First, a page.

Sunday, November 12, 2006

The Revenge of Samuel Stokes - Penelope Lively

Penelope Lively's The Revenge of Samuel Stokes is akin to her The Ghost of Thomas Kempe (review), but also different. Here the ghost is Samuel Stokes, who was a landscape gardener in the 19th century. He created Charstock Park which has now been built over and turned into a new housing estate where Tim Thornton and his family have recently arrived. However, Stokes resents the building of the housing estate and does his best to get rid of the residents via supernatural means. Walls begin sprouting up in odd places, a cedarwood greenhouse becomes a Greek temple overnight, then the estate is mysteriously flooded.

There are also odd smells, such as roast venison coming from the washing machine, and peculiar interference on the television, which seems to show a bewigged gentleman with a pipe where no such person should be. Tim and his new friend Jane Harvey, and Tim's grandfather (who has a passion for cooking) try to discover a way to placate Stokes and get him to leave Charstock.

Tim suspects that the land itself resents the presence of the housing estate:

Tim, on the other hand, was looking at the landscape. They were walking down the hill from Great Maxton to Charstock and the estate lay just below and in front of them, with the houses wheeling out from the shopping centre which was in a dip in the middle. Beyond and around were fields dotted with grazing cows and lined with trees. There were a lot of trees; some of them, Tim noticed, were neatly grouped. They seemed to have been arranged, rather than just to have grown. He though again about houses being dumped down - or mushrooming up, whichever way you looked at it - where no houses had been, ousting cows and trees or other houses or anything else that had been there before. Of course, that happened all over the place, and always had done, for ever and ever. It was interesting, when you thought about it; perhaps, occasionally, what had been there before might resent being wiped out like that. (p. 32)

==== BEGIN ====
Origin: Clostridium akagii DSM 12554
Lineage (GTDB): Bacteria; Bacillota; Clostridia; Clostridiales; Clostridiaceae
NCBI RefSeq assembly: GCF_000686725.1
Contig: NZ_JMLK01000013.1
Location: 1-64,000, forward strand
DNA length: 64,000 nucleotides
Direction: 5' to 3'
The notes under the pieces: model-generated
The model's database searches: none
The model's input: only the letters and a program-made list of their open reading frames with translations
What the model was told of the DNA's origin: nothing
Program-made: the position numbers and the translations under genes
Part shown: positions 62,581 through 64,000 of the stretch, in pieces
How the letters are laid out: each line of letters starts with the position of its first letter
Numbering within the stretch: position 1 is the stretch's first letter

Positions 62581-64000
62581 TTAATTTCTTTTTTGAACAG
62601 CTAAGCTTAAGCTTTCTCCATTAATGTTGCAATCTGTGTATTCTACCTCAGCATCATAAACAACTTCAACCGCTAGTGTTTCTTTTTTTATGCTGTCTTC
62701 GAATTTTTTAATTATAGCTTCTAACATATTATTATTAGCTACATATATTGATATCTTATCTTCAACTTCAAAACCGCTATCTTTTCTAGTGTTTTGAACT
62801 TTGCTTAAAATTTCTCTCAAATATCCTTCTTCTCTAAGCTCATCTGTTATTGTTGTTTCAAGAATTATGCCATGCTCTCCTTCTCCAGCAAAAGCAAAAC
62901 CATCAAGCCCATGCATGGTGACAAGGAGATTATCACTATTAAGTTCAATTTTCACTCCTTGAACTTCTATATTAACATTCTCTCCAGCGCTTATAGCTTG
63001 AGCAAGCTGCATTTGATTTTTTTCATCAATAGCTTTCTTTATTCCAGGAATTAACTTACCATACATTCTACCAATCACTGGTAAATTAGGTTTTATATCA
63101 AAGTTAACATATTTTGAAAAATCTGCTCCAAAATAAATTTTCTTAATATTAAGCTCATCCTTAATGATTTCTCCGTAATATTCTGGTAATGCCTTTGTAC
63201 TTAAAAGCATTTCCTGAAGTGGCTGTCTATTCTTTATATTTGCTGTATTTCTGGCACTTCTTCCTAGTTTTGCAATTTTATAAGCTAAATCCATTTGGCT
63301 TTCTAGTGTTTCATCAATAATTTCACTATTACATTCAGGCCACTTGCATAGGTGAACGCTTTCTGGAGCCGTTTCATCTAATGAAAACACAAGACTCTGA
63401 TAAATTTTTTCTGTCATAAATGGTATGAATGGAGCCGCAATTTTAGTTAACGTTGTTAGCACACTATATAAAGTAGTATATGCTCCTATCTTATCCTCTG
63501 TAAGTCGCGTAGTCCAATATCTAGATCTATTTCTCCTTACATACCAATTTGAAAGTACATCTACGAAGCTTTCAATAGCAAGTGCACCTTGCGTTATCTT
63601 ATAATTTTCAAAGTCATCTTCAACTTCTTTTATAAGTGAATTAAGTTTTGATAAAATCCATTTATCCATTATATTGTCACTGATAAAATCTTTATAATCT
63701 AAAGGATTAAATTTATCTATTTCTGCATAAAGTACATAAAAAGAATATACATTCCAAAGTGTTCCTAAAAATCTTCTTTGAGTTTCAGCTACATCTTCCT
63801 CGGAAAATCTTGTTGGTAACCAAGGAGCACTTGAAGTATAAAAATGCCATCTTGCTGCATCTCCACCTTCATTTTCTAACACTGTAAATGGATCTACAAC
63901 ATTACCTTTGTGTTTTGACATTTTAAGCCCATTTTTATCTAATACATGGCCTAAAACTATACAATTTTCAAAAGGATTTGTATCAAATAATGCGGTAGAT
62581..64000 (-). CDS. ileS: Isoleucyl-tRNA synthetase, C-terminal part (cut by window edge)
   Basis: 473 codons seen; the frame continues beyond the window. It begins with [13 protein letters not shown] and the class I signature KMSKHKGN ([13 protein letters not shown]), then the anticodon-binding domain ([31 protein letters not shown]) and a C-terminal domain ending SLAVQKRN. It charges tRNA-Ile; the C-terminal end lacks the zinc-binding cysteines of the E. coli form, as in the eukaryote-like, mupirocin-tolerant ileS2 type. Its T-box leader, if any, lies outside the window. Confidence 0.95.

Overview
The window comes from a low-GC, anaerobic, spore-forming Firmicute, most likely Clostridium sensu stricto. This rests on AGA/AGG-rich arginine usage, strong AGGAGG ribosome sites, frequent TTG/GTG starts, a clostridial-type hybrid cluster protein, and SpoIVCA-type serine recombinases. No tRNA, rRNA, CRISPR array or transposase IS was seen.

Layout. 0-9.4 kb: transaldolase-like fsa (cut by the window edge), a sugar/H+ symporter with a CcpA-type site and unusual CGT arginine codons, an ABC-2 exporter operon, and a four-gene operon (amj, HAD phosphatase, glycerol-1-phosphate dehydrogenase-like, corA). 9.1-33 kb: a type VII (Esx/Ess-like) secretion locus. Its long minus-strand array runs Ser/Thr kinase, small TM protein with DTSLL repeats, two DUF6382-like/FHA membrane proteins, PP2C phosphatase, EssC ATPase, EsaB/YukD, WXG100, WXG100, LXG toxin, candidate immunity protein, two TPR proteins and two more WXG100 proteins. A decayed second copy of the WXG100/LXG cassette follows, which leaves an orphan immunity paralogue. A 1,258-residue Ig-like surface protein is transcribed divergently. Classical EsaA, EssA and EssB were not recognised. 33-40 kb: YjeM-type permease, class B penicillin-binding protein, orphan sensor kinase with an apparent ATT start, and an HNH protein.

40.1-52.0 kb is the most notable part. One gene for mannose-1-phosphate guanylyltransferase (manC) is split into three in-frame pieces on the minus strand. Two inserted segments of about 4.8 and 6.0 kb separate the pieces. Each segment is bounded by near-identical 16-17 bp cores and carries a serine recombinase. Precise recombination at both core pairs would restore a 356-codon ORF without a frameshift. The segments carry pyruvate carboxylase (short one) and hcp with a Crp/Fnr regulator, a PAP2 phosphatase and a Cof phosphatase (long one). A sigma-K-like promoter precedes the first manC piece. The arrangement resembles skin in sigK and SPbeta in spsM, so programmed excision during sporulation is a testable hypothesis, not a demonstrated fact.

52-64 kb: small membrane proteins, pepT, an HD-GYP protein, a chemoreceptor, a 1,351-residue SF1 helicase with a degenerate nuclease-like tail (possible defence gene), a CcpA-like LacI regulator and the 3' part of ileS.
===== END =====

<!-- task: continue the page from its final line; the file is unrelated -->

Such an idea ties in with Lively's great interest in landscape history, as I mentioned in my review of The Driftway.

This is an amusing book with some interesting ideas that would be most suitable for children.

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